US President-elect Joe Biden welcomed Donald Trump’s announcement on Friday that he won’t attend the January 20 inauguration, calling it a “good thing.”
“I was told on the way over here that he indicated he wasn’t going to show up at the inauguration,” Biden told reporters in Wilmington, Delaware.
“One of the few things he and I have ever agreed on,” Biden said. “It’s a good thing, him not showing up.”
“He’s been an embarrassment to the country,” Biden said.
“He’s not fit to serve,” the president-elect added of Trump, who is facing the possibility of being impeached next week for inciting his supporters to storm the US Capitol.
“He exceeded even my worst notions about him,” Biden said. “He’s one of the most incompetent presidents in the history of the United States of America.”
Biden said Vice President Mike Pence would be welcome at his inauguration.
Biden’s remarks came after Trump tweeted earlier Friday that he would not attend the inauguration.
“To all of those who have asked, I will not be going to the Inauguration on January 20th,” Trump tweeted.
Only congress can decide Trump’s impeachment
Meanwhile, the President-elect on Friday strongly indicated he does not back moves to impeach President Donald Trump, saying the quickest way to get him out of office is through the transition in two weeks.
“The quickest way that will happen is us being sworn in on the 20th,” said Biden, who will take the oath of office on January 20.
“What actually happens before or after, that is a judgment for the Congress to make. But that’s what I am looking forward to: him leaving office.”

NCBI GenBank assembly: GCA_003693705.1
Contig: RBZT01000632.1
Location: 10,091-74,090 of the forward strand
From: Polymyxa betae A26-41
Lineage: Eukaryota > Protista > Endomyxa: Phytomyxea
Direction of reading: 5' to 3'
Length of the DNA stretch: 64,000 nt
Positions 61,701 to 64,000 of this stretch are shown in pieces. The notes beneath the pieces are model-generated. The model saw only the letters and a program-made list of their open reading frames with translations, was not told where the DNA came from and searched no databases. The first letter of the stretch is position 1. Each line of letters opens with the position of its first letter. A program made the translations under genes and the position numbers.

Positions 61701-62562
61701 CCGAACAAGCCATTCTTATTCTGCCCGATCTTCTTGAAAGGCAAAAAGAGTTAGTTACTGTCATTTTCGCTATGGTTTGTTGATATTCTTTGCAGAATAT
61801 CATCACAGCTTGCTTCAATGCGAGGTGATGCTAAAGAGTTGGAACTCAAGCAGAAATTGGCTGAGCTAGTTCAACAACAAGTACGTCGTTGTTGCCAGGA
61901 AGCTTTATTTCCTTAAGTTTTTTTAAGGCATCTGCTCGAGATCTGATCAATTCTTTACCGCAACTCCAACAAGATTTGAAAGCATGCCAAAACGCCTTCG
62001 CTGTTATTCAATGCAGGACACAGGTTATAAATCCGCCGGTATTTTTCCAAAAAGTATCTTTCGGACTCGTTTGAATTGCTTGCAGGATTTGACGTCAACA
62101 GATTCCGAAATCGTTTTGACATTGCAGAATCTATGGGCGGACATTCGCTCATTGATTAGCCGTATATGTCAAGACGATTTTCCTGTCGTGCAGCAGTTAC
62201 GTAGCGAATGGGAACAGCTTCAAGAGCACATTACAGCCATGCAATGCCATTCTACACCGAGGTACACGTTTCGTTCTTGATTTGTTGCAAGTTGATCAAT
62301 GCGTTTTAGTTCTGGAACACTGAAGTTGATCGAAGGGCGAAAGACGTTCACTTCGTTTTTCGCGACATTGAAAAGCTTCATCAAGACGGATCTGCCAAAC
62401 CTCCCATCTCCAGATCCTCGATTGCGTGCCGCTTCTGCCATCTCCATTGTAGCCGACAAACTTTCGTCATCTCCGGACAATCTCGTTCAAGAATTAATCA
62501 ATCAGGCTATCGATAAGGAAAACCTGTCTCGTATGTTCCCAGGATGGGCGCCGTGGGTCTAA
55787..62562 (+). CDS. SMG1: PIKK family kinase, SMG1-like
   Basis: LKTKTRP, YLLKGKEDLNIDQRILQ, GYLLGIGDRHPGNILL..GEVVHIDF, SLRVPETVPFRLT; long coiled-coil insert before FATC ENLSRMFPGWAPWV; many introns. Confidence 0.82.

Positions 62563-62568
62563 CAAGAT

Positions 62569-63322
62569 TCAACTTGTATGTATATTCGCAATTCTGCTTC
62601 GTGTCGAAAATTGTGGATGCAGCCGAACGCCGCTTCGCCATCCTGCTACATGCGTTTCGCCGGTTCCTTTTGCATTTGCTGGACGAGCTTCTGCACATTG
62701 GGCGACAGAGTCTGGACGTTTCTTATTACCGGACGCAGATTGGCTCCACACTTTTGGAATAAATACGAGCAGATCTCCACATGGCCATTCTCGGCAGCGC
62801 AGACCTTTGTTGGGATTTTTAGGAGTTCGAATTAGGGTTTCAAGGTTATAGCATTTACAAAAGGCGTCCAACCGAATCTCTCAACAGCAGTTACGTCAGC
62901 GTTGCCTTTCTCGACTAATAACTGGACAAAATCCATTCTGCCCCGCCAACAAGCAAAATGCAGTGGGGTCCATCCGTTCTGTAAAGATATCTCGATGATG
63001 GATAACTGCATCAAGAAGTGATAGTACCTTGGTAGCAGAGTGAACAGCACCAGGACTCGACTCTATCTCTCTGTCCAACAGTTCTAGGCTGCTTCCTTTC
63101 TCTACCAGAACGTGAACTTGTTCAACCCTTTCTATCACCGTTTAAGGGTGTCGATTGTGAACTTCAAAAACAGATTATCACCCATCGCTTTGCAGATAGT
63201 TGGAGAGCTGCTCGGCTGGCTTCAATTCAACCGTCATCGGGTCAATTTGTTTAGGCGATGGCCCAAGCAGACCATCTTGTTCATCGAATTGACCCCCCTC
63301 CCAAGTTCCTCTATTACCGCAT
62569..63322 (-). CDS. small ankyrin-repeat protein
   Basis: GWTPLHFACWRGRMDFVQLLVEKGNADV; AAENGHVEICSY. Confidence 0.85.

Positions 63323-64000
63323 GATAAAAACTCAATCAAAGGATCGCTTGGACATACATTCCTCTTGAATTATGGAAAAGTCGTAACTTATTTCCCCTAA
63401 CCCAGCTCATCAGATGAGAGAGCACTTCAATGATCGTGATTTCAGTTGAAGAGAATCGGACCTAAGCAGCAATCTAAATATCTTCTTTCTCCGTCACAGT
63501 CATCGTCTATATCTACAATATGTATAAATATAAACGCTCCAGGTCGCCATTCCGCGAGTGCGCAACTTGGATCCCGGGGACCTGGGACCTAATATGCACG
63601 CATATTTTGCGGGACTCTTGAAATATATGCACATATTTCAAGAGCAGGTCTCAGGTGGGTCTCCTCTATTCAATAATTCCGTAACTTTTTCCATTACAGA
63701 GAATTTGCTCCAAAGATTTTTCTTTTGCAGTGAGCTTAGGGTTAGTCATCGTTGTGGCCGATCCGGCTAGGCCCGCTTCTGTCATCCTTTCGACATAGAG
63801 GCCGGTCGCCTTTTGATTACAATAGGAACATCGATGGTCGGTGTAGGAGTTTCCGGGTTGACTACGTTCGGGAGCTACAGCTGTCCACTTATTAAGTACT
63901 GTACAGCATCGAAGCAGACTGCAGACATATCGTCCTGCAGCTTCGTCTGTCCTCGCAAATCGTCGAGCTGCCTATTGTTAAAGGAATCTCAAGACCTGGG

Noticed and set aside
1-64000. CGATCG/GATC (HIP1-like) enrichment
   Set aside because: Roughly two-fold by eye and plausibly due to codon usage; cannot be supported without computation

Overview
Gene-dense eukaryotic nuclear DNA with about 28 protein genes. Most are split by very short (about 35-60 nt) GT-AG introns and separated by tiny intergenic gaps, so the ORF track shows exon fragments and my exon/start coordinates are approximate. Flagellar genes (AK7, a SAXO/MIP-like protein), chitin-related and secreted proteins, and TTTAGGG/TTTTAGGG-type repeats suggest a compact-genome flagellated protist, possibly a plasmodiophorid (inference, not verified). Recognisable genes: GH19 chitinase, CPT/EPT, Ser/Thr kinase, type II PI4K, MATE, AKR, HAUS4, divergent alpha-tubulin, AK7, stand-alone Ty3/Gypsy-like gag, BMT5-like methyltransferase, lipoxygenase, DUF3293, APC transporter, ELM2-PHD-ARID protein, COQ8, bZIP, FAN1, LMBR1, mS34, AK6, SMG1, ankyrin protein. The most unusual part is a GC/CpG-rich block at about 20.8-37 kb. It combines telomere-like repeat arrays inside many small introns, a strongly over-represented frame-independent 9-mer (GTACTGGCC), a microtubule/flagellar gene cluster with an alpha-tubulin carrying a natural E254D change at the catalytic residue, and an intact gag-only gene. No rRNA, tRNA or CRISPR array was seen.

Biden was addressing reporters in his hometown of Wilmington two days after Trump encouraged a mob of supporters to march on Congress.
Democratic leaders in Congress have growing momentum for attempting to impeach Trump for the second time in his presidency. There is little support so far among Republicans, although they too have loudly condemned Trump’s behavior.
This was Biden’s first extended reaction to the talk of impeaching Trump or trying to persuade Vice President Mike Pence to invoke the 25th amendment removing the president from office.
Biden’s hesitancy to support his party on impeachment reflects the fact that he already faces a mammoth task in working to heal divisions in US society.
“We’re going to do our job and Congress can decide how to proceed,” Biden said.
“The idea that I think he shouldn’t be out of office yesterday is not an issue. The question is what happens with 14 days to go, 13 days left to go?”